A Penn State team doctor says that between 30 and 35 percent of B1G athletes who tested positive for COVID-19 also showed signs for myocarditis. It could be the reason why the B1G opted to postpone the college football and fall sports season in 2020.

Per the Centre Daily Times, Penn State director of athletic medicine Wayne Sebastianelli recently spoke during a State College Area school board of director meeting and provided some insight on the connection between COVID-19 and myocarditis. Per Sebastianelli, between 30 and 35 percent of B1G athletes who tested positive for the virus also appeared to have myocarditis.

Myocarditis is an inflammation of the heart muscle that can be fatal if gone undetected. B1G commissioner Kevin Warren has stated that the uncertainty surrounding the condition was one of the factors in the conference’s decision to postpone the football season.

“When we looked at our COVID-positive athletes, whether they were symptomatic or not, 30 to roughly 35 percent of their heart muscles (are) inflamed,” Sebastianelli said. “And we really just don’t know what to do with it right now. It’s still very early in the infection. Some of that has led to the Pac-12 and the Big Ten’s decision to sort of put a hiatus on what’s happening.”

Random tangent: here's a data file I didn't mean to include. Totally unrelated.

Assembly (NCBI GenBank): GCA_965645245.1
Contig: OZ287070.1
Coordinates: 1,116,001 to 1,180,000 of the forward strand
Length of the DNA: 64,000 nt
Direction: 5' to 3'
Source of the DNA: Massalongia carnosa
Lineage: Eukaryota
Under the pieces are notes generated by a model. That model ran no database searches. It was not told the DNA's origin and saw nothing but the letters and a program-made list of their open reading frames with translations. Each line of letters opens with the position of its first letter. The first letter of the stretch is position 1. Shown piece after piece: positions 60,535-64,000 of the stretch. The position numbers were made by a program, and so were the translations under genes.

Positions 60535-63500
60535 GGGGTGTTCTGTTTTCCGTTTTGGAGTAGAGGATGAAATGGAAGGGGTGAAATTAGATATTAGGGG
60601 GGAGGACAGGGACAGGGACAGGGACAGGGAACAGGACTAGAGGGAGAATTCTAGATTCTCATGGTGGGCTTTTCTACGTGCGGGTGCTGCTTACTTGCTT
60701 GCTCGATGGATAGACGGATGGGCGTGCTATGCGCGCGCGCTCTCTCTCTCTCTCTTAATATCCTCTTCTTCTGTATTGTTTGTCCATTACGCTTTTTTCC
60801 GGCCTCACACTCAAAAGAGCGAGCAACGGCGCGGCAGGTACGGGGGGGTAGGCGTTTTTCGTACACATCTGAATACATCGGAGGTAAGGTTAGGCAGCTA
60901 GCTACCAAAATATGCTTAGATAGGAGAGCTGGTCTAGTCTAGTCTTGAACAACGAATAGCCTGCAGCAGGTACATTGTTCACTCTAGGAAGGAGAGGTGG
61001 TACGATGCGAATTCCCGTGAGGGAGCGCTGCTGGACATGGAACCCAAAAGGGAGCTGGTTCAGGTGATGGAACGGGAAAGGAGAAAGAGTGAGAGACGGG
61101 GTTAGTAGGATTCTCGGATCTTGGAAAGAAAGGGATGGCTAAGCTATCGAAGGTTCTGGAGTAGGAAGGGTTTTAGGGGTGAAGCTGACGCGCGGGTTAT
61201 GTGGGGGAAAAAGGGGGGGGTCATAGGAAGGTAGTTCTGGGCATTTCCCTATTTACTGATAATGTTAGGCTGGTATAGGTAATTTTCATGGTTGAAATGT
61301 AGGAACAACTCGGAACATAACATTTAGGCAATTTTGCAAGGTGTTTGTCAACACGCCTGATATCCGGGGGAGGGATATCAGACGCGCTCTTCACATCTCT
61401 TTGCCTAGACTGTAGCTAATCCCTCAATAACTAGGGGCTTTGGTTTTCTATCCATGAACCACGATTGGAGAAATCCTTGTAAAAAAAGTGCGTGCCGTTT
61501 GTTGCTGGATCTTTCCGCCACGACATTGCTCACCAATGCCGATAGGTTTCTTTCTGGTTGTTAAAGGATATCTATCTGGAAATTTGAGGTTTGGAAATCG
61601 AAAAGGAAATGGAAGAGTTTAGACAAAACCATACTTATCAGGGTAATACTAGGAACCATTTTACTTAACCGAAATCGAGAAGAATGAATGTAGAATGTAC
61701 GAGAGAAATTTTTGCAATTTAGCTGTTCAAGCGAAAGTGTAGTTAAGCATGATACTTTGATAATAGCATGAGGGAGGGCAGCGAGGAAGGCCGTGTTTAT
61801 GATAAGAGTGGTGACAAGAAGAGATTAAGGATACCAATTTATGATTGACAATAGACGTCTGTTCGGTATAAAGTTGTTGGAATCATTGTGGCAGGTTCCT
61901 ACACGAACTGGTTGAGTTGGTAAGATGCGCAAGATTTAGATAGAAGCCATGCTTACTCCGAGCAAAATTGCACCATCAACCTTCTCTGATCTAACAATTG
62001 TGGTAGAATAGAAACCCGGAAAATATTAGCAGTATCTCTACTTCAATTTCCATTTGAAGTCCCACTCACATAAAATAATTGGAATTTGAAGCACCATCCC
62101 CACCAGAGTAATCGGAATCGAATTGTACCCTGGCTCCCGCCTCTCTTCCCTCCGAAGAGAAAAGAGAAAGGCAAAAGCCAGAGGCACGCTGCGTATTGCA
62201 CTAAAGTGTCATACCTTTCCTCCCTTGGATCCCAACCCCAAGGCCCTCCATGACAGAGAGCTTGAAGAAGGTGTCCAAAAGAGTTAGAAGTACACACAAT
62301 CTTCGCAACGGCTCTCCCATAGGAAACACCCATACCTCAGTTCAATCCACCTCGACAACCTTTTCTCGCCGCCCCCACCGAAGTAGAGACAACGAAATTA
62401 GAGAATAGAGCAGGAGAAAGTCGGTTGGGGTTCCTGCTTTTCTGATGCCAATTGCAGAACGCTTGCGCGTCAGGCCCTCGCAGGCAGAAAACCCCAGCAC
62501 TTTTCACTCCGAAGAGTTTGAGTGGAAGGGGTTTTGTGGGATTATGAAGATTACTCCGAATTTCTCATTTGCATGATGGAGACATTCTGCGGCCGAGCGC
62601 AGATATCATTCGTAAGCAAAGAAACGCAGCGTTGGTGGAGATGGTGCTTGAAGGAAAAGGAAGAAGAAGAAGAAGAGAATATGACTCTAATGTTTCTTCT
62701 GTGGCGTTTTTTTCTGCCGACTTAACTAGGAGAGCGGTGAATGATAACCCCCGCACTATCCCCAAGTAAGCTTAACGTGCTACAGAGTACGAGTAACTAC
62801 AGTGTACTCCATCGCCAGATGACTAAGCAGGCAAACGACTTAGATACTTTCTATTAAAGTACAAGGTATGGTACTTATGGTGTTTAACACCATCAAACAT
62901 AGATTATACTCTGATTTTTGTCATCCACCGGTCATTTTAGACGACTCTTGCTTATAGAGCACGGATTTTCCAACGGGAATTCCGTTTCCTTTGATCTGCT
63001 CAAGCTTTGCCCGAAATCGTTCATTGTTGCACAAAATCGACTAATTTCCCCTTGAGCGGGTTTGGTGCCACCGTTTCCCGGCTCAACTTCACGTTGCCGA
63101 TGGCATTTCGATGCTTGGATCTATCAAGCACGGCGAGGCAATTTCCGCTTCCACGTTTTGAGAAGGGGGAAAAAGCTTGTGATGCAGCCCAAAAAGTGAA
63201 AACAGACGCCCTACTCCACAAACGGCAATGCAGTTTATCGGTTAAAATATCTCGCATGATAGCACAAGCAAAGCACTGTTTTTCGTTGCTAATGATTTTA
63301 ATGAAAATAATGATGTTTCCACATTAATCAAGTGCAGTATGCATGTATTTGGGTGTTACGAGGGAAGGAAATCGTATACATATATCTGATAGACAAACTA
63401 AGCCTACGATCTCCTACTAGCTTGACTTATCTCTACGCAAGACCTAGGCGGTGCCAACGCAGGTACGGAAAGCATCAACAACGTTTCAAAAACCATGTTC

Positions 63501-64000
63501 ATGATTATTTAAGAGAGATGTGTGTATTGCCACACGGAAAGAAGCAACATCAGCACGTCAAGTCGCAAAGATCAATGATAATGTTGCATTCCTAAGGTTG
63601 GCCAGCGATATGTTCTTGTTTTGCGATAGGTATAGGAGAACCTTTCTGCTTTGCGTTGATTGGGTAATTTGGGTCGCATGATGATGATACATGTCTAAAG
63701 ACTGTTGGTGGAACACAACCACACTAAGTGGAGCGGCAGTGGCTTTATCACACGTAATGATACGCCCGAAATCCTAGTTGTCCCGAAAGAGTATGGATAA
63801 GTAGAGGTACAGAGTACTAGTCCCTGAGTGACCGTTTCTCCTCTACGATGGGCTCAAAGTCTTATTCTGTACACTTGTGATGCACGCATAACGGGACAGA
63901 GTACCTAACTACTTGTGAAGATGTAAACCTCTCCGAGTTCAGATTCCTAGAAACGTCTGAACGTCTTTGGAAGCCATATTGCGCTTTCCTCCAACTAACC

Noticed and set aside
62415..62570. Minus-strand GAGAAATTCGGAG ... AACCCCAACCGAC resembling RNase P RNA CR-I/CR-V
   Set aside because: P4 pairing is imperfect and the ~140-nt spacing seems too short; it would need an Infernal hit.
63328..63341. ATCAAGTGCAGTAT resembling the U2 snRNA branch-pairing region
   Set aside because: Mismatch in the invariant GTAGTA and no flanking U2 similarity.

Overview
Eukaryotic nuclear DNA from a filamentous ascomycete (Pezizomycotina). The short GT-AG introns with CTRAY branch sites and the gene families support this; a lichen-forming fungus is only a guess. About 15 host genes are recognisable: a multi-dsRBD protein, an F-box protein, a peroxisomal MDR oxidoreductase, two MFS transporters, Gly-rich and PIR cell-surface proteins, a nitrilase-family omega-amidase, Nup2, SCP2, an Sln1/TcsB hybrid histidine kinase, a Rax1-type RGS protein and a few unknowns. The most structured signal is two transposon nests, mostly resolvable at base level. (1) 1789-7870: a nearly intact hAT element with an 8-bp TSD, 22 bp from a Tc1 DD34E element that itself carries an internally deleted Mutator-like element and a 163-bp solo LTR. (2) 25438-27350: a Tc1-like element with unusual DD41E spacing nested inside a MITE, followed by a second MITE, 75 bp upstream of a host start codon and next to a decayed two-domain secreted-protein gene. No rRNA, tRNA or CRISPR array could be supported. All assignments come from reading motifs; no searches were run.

Sebastianelli went into detail about what that could mean for student-athletes.

“You could have a very high-level athlete who’s got a very superior VO2 max and cardiac output who gets infected with COVID and can drop his or her VO2 max and cardiac output just by 10 percent, and that could make them go from elite status to average status,” Sebastianelli said. “We don’t know that. We don’t know how long that’s going to last. What we have seen is when people have been studied with cardiac MRI scans — symptomatic and asymptomatic COVID infections — is a level of inflammation in cardiac muscle that just is alarming.”

The B1G opted to postpone fall sports and college football until spring on Aug. 11. It is one of four FBS conferences that has decided to not move forward with athletics this fall, along with the MAC, Mountain West and Pac-12.